By Leendert P. Mos, Hans van Rappard, Pieter J. van Strien, William J. Baker

ISBN-10: 1461529824

ISBN-13: 9781461529828

Editor Affiliations

1. division of Psychonomics, loose University
2. division of Psychology, collage of Groningen
3. heart for complicated examine in Theoretical Psychology, collage of Alberta
4. division of Psychology, Concordia Lutheran university

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Extra resources for Annals of Theoretical Psychology, Volume 8

Example text

Secondly, the construction of psychological objects is an intentional activity. People are instigated by certain purposes when engaging in this activity or changing it. Of course, the purposes which psychological objects serve need not only be the purposes of those who have produced them. But in any case, these objects have certain uses, and the uses they have depend on historical circumstances. It is only to be expected that different circumstances will favor different objects. To understand why the historical development of psychology has favored certain objects over others, some appreciation of the uses of psychological objects is indispensable.

It seems that psychological objects are often constructed by analogy with other objects. This analogy may be quite explicit, as in the various mechanical analogies familiar to historians of psychology; or, more pervasively, the analogy may be implicit, as when the mind is conceived in terms of a population of separate ideas, sensations, or other units which relate to each other much like the independent citizens of a liberal state. In general, principles of psychological organization often seem to have had metaphorical links with principles of social organization, the structure of the one domain functioning as an apparent confIrmation of the structure of the other.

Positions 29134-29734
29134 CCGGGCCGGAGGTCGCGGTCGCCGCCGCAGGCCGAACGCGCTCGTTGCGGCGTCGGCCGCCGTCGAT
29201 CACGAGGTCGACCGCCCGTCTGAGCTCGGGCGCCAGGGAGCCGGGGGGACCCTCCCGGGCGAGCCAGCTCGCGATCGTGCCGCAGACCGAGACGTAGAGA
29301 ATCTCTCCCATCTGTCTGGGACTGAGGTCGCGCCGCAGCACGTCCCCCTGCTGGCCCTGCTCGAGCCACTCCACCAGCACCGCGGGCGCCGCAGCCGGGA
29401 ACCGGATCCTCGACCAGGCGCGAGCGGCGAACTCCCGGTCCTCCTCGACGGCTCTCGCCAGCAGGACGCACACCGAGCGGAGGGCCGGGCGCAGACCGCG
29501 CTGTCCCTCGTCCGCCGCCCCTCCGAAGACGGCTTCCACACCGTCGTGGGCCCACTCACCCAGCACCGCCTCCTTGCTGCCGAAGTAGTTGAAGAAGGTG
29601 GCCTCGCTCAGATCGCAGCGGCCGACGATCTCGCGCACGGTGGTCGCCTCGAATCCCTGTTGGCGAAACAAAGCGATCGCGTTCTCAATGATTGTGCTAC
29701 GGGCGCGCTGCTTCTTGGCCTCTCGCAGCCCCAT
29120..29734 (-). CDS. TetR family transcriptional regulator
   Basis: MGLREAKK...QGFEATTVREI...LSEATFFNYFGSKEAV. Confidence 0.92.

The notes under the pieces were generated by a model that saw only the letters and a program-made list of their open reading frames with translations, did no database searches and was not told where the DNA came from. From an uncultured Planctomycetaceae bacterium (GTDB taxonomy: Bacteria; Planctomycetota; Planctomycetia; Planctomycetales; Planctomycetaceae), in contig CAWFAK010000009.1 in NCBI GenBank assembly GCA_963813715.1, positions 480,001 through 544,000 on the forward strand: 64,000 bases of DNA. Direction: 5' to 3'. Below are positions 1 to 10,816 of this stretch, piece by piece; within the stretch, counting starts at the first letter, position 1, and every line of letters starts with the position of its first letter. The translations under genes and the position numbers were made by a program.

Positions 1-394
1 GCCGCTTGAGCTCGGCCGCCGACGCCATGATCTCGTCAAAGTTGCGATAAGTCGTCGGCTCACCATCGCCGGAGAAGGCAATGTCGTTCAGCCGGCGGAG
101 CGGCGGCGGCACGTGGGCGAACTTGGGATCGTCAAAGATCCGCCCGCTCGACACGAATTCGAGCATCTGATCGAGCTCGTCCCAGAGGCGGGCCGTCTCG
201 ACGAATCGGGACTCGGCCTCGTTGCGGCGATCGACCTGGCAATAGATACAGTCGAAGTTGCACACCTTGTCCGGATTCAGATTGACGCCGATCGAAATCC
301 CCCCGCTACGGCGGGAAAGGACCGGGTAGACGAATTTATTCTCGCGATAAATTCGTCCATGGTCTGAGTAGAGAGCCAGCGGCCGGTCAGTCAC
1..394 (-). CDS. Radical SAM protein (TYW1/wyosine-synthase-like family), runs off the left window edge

A first answer can be supplied by referring to the process of professional socialization that members of the discipline are put through before they receive 28 Kurt Danziger their certification. But that answer only pushes the problem one step back. It tells us nothing about the nature of the cognitive framework in terms of which the discipline organizes the experience of its members, and it tells us nothing about how and why the discipline came to adopt this particular framework and not one of the many conceivable alternatives.

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Annals of Theoretical Psychology, Volume 8 by Leendert P. Mos, Hans van Rappard, Pieter J. van Strien, William J. Baker

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